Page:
Contractors, engineers, architects, suppliers and other construction businesses face a potentially bad situation when the owners of a project they were working for go bankrupt. In the State of Washington, these people generally have a right to file a lien upon the property to secure payment for the services or materials they provided to improve the property.
But what to do if the owner goes bankrupt before the construction provider was able to establish a lien?
In bankruptcy, the general rule is that a creditor cannot do anything to further a claim against the entity going bankrupt during the period of the “automatic stay.” Section 362 of the bankruptcy code imposes this automatic stay, “applicable to all entities,” upon filing of a bankruptcy petition. In most cases, a creditor must file a motion with the bankruptcy court requesting “relief from stay,” and the request must be supported by facts showing specific reasons why the creditor should be able to get such relief ahead of other creditors.
But section 362 provides exceptions. 362(b) allows an exception for:
any act to perfect, or to maintain or continue the perfection of, an interest in property to the extent that the trustee’s rights and powers are subject to such perfection under section 546(b) of this title or to the extent that such act is accomplished within the period provided under section 547(e)(2)(A) of this title.
OK, maybe that is not helpful yet. Looking at section 546(b) we see that the powers of a trustee
are subject to any generally applicable law that—(A) permits perfection of an interest in property to be effective against an entity that acquires rights in such property before the date of perfection. . . . such interest in such property shall be perfected, or perfection of such interest shall be maintained or continued, by giving notice with the time fixed by such law for such seizure or such commencement.
Putting 362(b) and 546(b) together, we see that the automatic stay does not apply to perfecting an interest against property if there is a general law allowing it.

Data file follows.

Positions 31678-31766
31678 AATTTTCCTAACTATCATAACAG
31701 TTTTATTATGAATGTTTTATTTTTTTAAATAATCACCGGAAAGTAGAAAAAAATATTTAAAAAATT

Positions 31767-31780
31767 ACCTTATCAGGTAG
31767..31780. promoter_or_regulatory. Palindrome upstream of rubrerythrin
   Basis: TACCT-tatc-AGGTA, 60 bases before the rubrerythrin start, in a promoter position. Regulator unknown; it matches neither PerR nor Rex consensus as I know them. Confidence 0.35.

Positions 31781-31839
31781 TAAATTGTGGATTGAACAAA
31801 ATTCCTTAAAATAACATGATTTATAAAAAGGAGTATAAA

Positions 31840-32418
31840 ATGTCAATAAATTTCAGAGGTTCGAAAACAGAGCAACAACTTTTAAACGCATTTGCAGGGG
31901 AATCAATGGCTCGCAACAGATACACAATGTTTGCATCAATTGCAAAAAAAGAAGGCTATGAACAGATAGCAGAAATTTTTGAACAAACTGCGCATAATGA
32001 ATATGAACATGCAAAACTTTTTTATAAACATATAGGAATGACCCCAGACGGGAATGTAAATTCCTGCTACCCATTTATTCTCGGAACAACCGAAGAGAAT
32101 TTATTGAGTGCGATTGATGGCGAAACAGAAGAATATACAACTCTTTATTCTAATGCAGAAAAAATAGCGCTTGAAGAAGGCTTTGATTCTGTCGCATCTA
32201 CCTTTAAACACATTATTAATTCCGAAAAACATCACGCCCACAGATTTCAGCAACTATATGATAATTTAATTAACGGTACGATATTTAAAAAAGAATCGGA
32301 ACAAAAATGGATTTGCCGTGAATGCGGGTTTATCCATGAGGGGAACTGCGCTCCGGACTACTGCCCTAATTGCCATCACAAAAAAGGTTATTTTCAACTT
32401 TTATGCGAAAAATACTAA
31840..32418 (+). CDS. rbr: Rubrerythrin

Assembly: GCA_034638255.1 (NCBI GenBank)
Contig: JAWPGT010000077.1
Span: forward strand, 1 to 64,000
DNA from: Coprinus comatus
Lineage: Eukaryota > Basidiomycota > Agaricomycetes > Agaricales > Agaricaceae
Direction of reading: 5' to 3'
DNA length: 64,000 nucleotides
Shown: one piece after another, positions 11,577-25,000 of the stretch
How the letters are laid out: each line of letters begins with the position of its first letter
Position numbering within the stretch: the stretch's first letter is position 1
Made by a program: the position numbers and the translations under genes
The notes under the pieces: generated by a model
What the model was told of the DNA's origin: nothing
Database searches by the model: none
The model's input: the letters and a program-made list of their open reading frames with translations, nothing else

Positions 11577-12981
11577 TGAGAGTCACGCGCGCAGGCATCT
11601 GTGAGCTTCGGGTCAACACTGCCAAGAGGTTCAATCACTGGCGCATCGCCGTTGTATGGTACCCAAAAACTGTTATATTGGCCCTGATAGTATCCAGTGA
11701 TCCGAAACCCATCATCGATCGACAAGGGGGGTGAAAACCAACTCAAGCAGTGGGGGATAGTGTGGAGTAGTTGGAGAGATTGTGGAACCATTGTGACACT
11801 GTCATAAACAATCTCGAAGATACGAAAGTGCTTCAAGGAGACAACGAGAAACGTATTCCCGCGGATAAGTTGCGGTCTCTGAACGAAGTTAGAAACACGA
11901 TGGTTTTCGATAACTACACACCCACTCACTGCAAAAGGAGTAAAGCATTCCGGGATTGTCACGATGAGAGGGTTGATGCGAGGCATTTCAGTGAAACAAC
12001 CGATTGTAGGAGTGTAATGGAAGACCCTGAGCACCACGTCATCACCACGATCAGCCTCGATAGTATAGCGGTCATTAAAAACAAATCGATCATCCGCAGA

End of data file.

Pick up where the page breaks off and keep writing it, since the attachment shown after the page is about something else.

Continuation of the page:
Washington has such a law, RCW 60.04, which allows contractors and suppliers to place a lien upon property that they have worked on or provided supplies to. The statute has specific requirements that I won’t go into here, but generally, you must record your lien (called generally a “mechanic’s lien”) in the county of the property within 90 days of completion of services. (Note, there are other wrinkles for property owned by someone for whom you did not contract with—I am simplifying things).
After recording, in order to maintain your claim, you generally must file a lawsuit on the claim within 8 months of recording. In Washington, this period is tolled during a bankruptcy.
Keep in mind that the automatic stay prohibits you from filing a lawsuit to enforce your lien rights. But the bankruptcy code allows you to record your claim of lien in the 90 day period. And section 546(b) requires that you give notice in the bankruptcy court during the 8 month period after recording.
Summary: If you are a contractor who has not been paid for work on a project that has gone bankrupt, consider whether you have time to record a lien for your work or supplies. Once you have done that, be sure to file with the bankruptcy court a notice that you intend to pursue your claim. It also is a good idea to request the court to provide you special notice of all proceedings so that you can determine when the case is finished. It would be a shame for you to go to this trouble and find that the case was dismissed without you knowing, and the 8 month period for enforcement has lapsed.
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